Item Image
Title Building houses out of chicken legs : Black women, food, and power / Psyche A. Williams-Forson.
Author Williams-Forson, Psyche A.
Imprint Chapel Hill : University of North Carolina Press, ©2006.
Description 1 online resource (xii, 317 pages) : illustrations
Call # eBOOK
Series Black women writers series.
System Req Master and use copy. Digital master created according to Benchmark for Faithful Digital Reproductions of Monographs and Serials, Version 1. Digital Library Federation, December 2002. http://purl.oclc.org/DLF/benchrepro0212 MiAaHDL
Bibliography Includes bibliographical references (pages 269-302) and index.
Contents We called ourselves waiter carriers -- "Who dat say chicken in dis crowd" : Black men, visual imagery, and the ideology of fear -- Gnawing on a chicken bone in my own house : cultural contestation, Black women's work, and class -- Traveling the chicken bone express -- Say Jesus and come to me : signifying and church food -- Taking the big piece of chicken -- Still dying for some soul food? -- Flying the coop with Kara Walker -- Epilogue : from train depots to country buffets.
Summary Chicken--both the bird and the food--has played multiple roles in the lives of African American women from the slavery era to the present. It has provided food and a source of income for their families, shaped a distinctive culture, and helped women define and exert themselves in racist and hostile environments. Psyche A. Williams-Forson examines the complexity of black women's legacies using food as a form of cultural work. While acknowledging the negative interpretations of black culture associated with chicken imagery, Williams-Forson focuses her analysis on the ways black women have forged their own self-definitions and relationships to the "gospel bird." Exploring material ranging from personal interviews to the comedy of Chris Rock, from commercial advertisements to the art of Kara Walker, and from cookbooks to literature, Williams-Forson considers how black women arrive at degrees of self-definition and self-reliance using certain foods. She demonstrates how they defy conventional representations of blackness and exercise influence through food preparation and distribution. Understanding these complex relationships clarifies how present associations of blacks and chicken are rooted in a past that is fraught with both racism and agency. The traditions and practices of feminism, Williams-Forson argues, are inherent in the foods women prepare and serve.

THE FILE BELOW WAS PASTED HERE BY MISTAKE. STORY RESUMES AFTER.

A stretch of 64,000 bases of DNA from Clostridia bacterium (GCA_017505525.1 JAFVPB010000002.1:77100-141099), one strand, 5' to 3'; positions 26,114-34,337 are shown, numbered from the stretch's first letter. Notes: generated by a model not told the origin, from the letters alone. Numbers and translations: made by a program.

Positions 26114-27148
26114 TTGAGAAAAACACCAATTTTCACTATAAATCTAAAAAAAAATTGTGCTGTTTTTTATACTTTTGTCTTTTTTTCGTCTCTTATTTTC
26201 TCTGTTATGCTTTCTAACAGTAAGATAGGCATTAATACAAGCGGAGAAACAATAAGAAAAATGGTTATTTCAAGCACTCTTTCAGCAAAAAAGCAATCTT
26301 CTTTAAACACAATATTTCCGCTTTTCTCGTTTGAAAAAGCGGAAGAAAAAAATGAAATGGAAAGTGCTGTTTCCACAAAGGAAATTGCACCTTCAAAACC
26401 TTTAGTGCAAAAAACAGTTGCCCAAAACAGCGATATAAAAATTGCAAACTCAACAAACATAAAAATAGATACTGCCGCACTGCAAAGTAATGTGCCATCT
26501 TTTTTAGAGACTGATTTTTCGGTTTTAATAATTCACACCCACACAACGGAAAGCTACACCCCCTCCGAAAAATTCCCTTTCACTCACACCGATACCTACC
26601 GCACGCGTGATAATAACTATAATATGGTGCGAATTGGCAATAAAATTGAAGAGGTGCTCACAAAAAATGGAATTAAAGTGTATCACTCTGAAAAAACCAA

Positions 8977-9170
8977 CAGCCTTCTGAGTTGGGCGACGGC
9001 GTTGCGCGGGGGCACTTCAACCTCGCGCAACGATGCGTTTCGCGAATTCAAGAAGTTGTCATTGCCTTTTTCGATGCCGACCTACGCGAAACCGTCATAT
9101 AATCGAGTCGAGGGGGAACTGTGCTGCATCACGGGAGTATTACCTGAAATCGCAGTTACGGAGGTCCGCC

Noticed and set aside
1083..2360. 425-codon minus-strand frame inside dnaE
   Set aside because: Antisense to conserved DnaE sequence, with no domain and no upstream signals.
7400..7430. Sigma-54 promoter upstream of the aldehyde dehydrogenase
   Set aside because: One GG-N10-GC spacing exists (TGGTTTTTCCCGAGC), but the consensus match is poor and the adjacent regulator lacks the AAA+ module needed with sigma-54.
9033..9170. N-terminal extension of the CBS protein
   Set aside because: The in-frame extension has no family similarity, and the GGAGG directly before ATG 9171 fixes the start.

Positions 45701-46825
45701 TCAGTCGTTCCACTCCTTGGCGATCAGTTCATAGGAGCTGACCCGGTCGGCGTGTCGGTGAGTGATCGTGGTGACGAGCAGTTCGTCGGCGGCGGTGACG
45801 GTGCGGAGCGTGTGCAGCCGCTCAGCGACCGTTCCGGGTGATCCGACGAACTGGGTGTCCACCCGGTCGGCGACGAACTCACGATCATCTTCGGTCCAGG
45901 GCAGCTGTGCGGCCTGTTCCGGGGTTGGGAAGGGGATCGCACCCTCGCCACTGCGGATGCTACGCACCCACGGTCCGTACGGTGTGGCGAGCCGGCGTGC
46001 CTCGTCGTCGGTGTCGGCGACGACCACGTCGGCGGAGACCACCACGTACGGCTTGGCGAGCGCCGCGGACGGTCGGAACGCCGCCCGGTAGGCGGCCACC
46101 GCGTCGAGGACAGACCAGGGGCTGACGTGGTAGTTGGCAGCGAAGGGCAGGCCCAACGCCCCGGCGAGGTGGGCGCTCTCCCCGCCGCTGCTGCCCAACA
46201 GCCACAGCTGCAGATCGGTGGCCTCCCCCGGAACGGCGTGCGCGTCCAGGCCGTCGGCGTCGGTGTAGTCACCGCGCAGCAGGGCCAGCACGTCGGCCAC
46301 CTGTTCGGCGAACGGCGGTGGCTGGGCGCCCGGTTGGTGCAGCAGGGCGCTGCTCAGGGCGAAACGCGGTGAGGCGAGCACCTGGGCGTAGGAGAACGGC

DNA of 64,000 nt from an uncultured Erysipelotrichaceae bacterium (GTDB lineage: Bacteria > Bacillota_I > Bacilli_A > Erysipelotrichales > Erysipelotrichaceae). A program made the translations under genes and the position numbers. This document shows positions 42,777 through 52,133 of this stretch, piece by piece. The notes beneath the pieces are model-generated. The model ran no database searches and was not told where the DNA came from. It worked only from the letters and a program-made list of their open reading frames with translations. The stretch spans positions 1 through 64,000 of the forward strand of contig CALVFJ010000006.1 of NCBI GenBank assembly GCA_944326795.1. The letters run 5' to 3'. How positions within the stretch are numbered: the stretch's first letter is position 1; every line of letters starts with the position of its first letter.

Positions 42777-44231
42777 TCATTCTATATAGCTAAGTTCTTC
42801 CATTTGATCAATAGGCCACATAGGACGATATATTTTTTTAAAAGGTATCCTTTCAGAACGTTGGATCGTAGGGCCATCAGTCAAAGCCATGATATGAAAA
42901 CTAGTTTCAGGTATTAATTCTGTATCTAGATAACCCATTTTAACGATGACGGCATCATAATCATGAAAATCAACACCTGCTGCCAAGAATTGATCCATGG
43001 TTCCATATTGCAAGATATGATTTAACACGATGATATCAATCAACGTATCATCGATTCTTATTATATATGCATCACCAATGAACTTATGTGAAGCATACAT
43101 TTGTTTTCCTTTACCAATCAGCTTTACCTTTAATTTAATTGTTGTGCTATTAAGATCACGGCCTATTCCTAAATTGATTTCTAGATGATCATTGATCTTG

Access Use copy Restrictions unspecified star MiAaHDL
Reproduction Electronic reproduction. [Place of publication not identified] : HathiTrust Digital Library, 2011. MiAaHDL
Note Print version record.
digitized 2011 HathiTrust Digital Library committed to preserve pda MiAaHDL
Subject Chickens -- Social aspects.
Meat -- Symbolic aspects.
African American women -- Food.
African American women -- Social conditions.
African American cooking.
Cooking (Chicken)
Food habits -- United States.
Food preferences -- United States.
SOCIAL SCIENCE -- Customs & Traditions.
African American cooking. (OCoLC)fst01752736
African American women -- Social conditions. (OCoLC)fst00799467
Cooking (Chicken) (OCoLC)fst01753063
Food habits. (OCoLC)fst00930807
Food preferences. (OCoLC)fst00930981
United States. (OCoLC)fst01204155
Soziale Situation.
Schwarze Frau.
Essgewohnheit.
Vrouwen.
Kippen.
Koken (natuurkunde)
Verenigde Staten.
Kochen.
USA.
Genre Electronic books.
Electronic books.
Addl. Author OverDrive, Inc., distributor.
Related To Print version: Williams-Forson, Psyche A. Building houses out of chicken legs. Chapel Hill : University of North Carolina Press, ©2006 0807830224 9780807830222 (DLC) 2005035088 (OCoLC)62762178
ISBN 9780807877357 (electronic bk.)
0807877352 (electronic bk.)

Location CALL # Status Message
 Electronic Resource  eBOOK    ONLINE  (ONLINE)